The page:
Analogous to the unique spectral fingerprint of any atom or molecule, researchers have measured the spectrum of optical excitations in monolayer tungsten diselenide (WSe2), which is a member of a new family of ultrathin semiconductors that are just one atomic layer thick.

This MagLab user talks about meeting Leonardo da Vinci, making magnetic soup and the freedom of being a scientist.

Researchers discover that Sr1-yMn1-zSb2 (y,z < 0.1) is a so-called Weyl material that holds great promise for building devices that require far less power.

This finding sheds light on the role of quasiparticle mass enhancement near a quantum critical point in one of the leading families of high-temperature superconductors.

Discovery could help scientists better understand exotic behaviors of electrons.

The finding in fullerides opens a new way of exploring the role electron interactions play in high-temperature superconductivity

Scientists discovered how to tune the optical properties of atomically-thin semiconductors, which will aid the design of future microscopic light sensors.

This week at the lab, we're preparing a home for a new magnet that will give more scientists access to some of the highest magnetic fields in the world.

The new Duplex Magnet, slated for completion this fall at the Pulsed Field Facility in Los Alamos, New Mexico, will reach fields up to 80 teslas, although it will most often run at 75 teslas to extend its lifetime. Like the other instruments available at the Pulsed Field Facility, the Duplex will generate these incredibly high fields for just a fraction of a second — still ample time for physicists to get valuable data.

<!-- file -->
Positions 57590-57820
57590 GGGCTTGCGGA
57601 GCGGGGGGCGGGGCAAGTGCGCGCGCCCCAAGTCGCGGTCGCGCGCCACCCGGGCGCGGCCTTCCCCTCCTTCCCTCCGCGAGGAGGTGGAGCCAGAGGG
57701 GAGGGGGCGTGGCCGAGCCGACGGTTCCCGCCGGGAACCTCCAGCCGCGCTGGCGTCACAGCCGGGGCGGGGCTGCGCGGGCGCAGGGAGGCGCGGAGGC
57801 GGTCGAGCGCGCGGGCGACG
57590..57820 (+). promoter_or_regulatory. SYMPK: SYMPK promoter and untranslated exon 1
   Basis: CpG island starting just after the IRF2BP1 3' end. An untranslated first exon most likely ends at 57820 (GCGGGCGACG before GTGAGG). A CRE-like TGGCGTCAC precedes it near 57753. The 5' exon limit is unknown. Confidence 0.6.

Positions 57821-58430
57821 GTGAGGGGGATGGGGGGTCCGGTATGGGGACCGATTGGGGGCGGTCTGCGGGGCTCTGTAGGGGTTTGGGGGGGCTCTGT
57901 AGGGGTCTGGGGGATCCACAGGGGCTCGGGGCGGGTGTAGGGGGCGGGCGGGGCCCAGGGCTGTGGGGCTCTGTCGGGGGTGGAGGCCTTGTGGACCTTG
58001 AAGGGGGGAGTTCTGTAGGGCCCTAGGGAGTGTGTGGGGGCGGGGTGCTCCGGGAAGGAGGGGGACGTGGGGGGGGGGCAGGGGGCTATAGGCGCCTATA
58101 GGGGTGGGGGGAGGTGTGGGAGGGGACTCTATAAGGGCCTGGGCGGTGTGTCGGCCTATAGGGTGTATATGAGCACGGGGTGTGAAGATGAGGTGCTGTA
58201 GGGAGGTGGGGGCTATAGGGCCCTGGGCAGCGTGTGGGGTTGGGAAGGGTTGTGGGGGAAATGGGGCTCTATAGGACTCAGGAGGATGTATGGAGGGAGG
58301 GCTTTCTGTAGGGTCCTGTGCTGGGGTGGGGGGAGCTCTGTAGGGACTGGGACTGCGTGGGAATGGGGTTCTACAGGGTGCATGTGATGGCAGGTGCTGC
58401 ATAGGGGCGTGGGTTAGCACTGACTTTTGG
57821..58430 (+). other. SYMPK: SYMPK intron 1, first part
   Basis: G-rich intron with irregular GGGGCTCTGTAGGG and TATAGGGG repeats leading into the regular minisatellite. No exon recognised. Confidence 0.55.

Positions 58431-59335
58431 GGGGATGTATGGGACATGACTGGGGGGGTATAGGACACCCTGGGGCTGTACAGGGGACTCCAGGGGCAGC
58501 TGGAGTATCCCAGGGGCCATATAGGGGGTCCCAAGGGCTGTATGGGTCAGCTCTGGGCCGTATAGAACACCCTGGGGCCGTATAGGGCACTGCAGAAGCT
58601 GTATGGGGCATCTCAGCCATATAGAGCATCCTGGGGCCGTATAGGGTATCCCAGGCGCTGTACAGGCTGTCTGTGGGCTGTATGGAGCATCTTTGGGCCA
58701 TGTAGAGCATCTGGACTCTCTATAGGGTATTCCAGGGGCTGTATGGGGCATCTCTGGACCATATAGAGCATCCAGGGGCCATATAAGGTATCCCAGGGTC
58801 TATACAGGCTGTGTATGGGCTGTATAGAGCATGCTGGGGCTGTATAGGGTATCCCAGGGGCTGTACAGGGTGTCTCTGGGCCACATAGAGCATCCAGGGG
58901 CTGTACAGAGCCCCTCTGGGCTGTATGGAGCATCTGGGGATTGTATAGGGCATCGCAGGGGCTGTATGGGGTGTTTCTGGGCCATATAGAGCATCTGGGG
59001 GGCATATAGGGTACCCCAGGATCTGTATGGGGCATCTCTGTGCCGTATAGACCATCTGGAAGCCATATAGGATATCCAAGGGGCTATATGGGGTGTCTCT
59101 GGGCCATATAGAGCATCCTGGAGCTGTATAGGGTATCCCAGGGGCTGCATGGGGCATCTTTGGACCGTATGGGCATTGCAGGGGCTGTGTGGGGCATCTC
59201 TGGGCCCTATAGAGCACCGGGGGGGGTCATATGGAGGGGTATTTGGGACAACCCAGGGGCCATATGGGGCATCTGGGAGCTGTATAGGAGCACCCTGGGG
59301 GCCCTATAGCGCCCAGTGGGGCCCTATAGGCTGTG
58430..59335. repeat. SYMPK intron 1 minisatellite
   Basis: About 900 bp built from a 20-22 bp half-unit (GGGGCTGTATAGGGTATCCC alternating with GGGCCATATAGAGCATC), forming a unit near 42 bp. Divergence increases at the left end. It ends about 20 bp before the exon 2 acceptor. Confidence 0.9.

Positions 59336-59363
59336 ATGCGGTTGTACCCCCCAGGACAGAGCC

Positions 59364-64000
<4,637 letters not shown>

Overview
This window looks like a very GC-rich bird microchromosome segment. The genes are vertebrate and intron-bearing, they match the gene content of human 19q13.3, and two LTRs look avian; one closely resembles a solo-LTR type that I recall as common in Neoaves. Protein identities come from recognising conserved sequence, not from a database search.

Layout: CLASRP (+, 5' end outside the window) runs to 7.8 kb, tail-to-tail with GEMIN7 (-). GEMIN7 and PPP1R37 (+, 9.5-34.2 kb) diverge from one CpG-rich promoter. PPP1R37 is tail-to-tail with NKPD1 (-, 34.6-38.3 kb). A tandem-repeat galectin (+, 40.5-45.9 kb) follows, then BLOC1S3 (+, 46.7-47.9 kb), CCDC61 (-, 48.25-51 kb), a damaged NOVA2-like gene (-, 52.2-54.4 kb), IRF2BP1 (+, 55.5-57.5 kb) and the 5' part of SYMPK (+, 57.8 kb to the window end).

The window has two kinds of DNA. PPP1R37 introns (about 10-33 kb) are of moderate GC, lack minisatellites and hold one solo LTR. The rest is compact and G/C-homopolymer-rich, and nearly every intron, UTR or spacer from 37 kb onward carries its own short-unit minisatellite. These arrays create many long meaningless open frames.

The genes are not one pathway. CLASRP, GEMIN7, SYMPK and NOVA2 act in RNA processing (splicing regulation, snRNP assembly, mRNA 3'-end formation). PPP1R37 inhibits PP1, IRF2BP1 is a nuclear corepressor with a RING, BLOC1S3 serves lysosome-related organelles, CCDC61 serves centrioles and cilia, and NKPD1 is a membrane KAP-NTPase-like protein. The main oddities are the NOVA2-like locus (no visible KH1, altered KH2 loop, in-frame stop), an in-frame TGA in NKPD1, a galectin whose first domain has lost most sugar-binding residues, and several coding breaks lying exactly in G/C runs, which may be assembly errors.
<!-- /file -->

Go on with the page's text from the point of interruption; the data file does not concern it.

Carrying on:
But unlike the facility’s other magnets, the Duplex features two coils that will be powered by separate circuits and capacitors. This design helps operators better manage the temperature and stress the instrument is subjected to and allows for flexibility in future improvements.

The Duplex will be located near the facility’s primary workhorse, the 65 Tesla Multi-Shot Magnet. Featuring the same 15-millimeter bore for inserting experiments, it will enable more scientists to do cutting-edge experiments in these extreme fields.


Photo by Stephen Bilenky. Text by Kristen Coyne.

Scientists discovered how strong of a magnetic field was necessary to suppress superconductivity in a thin film of iron-selenium.

Scientists begin to fill in the blanks on transition metal dichalcogenides.

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